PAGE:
From the article:
Former and current smokers had a recurrence rate of 26.3 percent, and accounted for 232 of the 296 aneurysms documented in this study. Never smokers, on the other hand, experienced a recurrence rate of 17.2 percent, accounting for the remaining 64 aneurysms. All subjects had undergone endovascular treatment.
“We already know that smoking increases the development, growth and risk of rupture of aneurysms,” says Thompson, the John E. McGillicuddy Collegiate Professor of Neurosurgery. “We didn’t know that after endovascular treatment the risk of recurrence of an aneurysm is as clearly related to smoking as we’ve shown in this study.”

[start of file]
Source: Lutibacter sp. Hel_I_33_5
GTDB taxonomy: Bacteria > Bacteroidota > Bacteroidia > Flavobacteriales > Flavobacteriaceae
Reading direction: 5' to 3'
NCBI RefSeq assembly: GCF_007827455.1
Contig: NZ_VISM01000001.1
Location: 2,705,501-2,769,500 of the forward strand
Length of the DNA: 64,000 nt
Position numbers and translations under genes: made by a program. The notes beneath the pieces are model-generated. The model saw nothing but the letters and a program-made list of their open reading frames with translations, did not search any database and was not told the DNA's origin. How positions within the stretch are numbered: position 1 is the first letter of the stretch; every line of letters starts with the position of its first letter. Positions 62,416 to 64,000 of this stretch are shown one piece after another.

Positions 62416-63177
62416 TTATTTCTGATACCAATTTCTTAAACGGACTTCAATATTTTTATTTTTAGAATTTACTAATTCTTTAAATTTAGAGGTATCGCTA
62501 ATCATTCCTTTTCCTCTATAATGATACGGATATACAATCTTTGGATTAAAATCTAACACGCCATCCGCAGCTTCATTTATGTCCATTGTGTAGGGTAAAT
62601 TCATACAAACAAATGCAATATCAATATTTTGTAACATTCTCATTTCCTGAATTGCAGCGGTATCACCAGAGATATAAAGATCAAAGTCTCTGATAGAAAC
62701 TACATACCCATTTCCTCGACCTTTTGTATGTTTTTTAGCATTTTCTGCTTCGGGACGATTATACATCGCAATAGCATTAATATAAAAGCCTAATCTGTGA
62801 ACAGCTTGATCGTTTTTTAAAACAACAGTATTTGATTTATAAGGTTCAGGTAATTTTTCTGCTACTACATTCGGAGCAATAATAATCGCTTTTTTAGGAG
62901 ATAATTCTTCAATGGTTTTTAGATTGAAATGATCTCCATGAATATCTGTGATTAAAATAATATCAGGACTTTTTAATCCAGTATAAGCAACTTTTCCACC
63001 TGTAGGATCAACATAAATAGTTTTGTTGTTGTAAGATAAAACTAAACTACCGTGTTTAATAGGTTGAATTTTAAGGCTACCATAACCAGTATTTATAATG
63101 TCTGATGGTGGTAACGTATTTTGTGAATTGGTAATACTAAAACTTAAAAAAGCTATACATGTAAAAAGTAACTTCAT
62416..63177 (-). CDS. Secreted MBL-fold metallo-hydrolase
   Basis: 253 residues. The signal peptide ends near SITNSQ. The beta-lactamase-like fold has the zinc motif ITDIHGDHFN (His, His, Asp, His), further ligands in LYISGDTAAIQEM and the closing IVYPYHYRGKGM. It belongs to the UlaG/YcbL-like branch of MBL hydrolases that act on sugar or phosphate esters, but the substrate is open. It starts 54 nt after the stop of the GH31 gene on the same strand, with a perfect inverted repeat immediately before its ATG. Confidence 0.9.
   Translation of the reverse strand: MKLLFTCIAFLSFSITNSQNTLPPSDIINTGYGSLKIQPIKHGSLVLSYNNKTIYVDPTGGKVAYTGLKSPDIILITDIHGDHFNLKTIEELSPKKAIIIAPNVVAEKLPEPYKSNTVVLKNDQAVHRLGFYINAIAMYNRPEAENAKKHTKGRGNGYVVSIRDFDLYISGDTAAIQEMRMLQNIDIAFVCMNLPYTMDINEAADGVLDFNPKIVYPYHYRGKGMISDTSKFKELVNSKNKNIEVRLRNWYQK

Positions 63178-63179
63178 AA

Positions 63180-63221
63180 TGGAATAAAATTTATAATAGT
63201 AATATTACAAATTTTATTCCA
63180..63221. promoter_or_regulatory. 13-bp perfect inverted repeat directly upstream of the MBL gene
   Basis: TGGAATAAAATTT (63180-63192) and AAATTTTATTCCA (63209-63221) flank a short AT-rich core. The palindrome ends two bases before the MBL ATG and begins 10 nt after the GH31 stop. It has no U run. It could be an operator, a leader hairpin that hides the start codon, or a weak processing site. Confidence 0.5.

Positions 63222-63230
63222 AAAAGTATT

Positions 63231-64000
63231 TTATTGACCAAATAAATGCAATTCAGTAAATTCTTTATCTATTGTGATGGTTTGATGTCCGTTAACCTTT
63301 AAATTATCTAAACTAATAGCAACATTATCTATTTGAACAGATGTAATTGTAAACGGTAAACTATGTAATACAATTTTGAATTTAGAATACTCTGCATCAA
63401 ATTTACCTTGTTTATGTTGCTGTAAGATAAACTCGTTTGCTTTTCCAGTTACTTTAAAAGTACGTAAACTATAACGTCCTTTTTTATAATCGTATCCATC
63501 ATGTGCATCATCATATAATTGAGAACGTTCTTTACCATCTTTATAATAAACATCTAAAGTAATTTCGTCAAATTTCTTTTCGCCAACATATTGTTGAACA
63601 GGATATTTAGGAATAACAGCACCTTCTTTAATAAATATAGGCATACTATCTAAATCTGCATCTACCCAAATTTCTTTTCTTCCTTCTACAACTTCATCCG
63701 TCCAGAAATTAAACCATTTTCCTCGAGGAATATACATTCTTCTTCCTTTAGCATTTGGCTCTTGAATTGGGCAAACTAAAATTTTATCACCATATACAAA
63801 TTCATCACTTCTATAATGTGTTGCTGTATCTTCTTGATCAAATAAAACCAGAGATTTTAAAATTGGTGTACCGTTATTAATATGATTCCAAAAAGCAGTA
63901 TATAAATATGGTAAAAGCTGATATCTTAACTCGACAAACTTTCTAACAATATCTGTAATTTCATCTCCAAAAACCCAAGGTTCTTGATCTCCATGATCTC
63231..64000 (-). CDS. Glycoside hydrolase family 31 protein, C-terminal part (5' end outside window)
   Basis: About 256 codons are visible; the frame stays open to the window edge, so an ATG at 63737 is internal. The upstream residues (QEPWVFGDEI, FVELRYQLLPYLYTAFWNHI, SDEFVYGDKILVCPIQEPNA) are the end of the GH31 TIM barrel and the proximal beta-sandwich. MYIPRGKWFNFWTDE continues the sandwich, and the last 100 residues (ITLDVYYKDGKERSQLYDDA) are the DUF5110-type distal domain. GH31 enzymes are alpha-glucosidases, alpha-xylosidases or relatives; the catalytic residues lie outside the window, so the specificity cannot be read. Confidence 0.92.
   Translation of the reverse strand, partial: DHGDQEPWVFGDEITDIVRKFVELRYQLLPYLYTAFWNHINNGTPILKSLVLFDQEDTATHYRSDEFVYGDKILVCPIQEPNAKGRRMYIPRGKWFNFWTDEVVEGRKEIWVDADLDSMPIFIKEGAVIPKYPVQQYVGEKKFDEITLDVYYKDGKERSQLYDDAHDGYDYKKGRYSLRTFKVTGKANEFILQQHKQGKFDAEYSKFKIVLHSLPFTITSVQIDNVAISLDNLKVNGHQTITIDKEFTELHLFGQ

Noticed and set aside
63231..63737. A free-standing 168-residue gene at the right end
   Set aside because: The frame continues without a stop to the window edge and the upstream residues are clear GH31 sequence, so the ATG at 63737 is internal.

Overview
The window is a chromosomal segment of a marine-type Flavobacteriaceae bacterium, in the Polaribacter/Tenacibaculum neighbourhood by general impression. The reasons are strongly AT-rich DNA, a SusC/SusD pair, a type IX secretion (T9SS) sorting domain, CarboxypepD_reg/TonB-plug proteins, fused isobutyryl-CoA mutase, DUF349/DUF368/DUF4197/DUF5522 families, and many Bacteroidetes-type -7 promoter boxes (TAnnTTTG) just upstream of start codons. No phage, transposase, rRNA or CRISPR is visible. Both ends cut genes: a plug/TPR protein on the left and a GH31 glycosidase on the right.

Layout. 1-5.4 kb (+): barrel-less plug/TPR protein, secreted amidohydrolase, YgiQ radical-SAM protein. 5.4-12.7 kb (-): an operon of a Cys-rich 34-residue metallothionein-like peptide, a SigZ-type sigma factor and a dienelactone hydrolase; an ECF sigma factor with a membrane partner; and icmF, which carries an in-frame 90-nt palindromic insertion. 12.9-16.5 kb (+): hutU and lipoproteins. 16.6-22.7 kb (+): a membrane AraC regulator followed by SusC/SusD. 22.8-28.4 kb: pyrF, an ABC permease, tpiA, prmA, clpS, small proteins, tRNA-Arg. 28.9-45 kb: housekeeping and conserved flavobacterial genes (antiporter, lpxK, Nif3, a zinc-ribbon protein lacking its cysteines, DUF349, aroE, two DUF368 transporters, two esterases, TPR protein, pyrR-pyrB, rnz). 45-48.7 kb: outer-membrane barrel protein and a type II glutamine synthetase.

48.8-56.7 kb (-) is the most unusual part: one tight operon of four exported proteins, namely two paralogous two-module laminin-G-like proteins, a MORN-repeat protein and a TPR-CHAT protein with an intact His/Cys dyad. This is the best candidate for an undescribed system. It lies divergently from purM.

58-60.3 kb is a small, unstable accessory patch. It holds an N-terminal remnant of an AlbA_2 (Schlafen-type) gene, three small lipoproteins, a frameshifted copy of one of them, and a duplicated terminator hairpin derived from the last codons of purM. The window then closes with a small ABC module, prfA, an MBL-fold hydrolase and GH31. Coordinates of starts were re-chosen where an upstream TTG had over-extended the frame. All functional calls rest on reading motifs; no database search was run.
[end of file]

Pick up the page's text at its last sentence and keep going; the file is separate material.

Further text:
Scientists still don’t know exactly why tobacco use leads to an initial aneurysm, but have established some theories. U-M researchers say smoking might affect how well an aneurysm is obliterated in the first place, or may impede the healing process.